• Walach et al (2021) produce such a convincing paper agreeing with the above conclusion that the political engine immediately goes into overdrive and causes the retraction of this paper -­‐ an increasingly common stratagem whenever scientists publish work deemed politically inconvenient.

• Beder et al (2008) report that surgeons often stop using masks during long operations, because of “physical discomfort, fatigue, and possibly even deterioration of surgical judgment and performance”. They therefore measure the oxygen saturation of surgeons’ blood during
prolonged mask wearing, and find that “As the duration of the operation increases, oxygen saturation of hemoglobin decreases significantly.”

• Kisielinski et al (2021) survey the literature and report “changes in respiratory physiology of mask wearers with significant correlation of O 2 drop and fatigue (p < 0.05), a clustered co-­‐occurrence of respiratory impairment and O 2 drop (67%), N95 mask and CO 2 rise (82%), N95 mask and O 2 drop (72%), N95 mask and headache (60%), respiratory impairment and temperature rise (88%), but also temperature rise and moisture (100%) under the masks.” and conclude that “Extended mask-­wearing by the general population could lead to relevant effects and consequences in many medical fields.”

• Matuschek et al (2021) find “evidence for significant respiratory compromise in patients with severe obstructive pulmonary disease, secondary to the development of hypercapnia. This could also happen in patients with lung infections, with or without SARS-CoV-­2.”

• Law et al (2021) find evidence that “wearing a face mask during gradient-­echo fMRI can alter BOLD (Blood Oxygen Level Dependent) baseline signal”

• Schwarz et al (2021) collect a register of reports on the effects of mask wearing on children and say that “68% of respondents reported that children complained about impairments caused by wearing the mask. Side effects included irritability (60%), headache (53%), difficulty concentrating (50%), less happiness (49%), reluctance to go to school/kindergarten (44%), malaise (42%) impaired learning (38%) and drowsiness/fatigue (37%).”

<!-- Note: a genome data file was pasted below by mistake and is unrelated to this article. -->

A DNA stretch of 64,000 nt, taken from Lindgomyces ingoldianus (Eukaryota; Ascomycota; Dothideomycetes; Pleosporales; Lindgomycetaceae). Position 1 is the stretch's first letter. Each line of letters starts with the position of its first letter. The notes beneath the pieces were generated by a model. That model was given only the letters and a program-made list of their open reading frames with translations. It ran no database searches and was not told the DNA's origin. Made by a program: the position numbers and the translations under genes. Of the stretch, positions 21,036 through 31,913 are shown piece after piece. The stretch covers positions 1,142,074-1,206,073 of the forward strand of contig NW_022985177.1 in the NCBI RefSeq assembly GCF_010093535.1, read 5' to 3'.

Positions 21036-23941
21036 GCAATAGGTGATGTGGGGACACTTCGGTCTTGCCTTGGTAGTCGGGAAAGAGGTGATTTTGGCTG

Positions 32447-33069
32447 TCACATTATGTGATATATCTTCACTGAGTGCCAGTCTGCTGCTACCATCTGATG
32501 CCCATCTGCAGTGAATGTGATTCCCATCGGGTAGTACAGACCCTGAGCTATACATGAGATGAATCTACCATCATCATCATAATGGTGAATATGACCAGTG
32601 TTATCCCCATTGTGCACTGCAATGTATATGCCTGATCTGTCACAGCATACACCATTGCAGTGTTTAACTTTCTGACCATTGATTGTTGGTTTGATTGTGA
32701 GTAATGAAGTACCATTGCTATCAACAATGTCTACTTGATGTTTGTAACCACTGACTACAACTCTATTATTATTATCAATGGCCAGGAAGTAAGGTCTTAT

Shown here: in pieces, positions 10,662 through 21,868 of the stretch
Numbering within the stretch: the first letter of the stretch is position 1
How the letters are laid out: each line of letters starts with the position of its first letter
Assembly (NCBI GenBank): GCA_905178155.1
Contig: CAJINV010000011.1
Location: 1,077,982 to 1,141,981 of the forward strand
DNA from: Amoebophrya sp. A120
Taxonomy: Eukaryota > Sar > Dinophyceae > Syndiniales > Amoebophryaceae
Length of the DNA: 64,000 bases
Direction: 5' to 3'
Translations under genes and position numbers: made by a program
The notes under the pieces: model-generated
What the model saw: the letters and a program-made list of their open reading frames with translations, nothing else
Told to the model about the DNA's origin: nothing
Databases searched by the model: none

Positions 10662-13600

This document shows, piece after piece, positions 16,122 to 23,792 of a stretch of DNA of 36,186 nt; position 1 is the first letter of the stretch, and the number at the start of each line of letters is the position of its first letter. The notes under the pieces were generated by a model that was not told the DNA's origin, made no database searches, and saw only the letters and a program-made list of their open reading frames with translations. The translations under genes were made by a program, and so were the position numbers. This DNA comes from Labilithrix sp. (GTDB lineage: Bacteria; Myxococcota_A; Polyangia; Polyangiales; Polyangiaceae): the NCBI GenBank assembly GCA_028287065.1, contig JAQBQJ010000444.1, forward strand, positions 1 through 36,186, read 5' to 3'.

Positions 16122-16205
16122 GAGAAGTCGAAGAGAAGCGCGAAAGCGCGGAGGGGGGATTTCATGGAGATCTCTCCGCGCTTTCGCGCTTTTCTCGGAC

Meanwhile, apparently New Zealand school children are taking matters into their own hands and rejecting masks of their own accord.


Long-­‐term mask wearing (1) does not work to prevent viral transmission and (2) raises carbon dioxide concentration and reduces blood oxygenation enough to be extremely uncomfortable and cause significant reduction in mental functioning.

It is therefore hard to see any good medical reason for the imposition of mask
mandates during a pandemic.


Beder A, Büyükkoçak; U, Sabuncuoğlu H, Keskil ZA and Keskil S (2008) Preliminary report on surgical mask induced deoxygenation during major surgery. Neurocirugia 19; 121-­‐126

Bundgaard H, Bundgaard JS, Raaschou-­‐Pedersen DET, Buchwald CV, Todsen T,Norsk JB, Pries-­‐Heje MM et al (2021) Effectiveness of adding a mask recommendation to other public health measures to prevent SARS-­‐CoV-­‐2 infection in Danish mask wearers A Randomized Controlled Trial. Annals of Internal Medicine 174(3) 335-344.

Geiss O (2020) Effect of wearing face masks on the carbon dioxide concentration in the breathing zone. Aerosol and Air Quality Research 21 (2) 200403 7pp

Kisielinski K, Giboni P, Prescher A, et al. (2021) Is a mask that covers the mouth and nose free from undesirable side effects in everyday use and free of potential hazards? International Journal of Environmental Research and Public Health 18(8):4344. doi:10.3390/ijerph18084344

Matuschek C, Moll F, Fangerau H, et al. (2020) Face masks: benefits and risks during the COVID-­‐19 crisis. European Journal of Medical Research 25(1):32. doi:10.1186/s40001-020‐00430‐5

Schwarz S, Jenetzky E, Krafft H, Maurer T, Martin D.(2021) Corona children studies “Co-­‐Ki”: first results of a Germany-­‐wide registry on mouth and nose covering (mask) in children.­‐124394/v1

Walach H, Weikl R, Prentice J, Diemer A, Traindl H, Kappes A and Hockertz S (2021) Experimental assessment of carbon dioxide content in inhaled air with or without face masks in healthy children: A Randomized Clinical Trial. JAMA Pediatrics published online June 30 2021.

Xiao J, Shiu EYC, Gao H, Wong JY, Fong MX, Ryu A and Cowling BJ (2020) Nonpharmaceutical measures for pandemic influenza in nonhealthcare settings—personal protective and environmental measures. Emerging Infectious Diseases 26(5) 967– 975. DOI: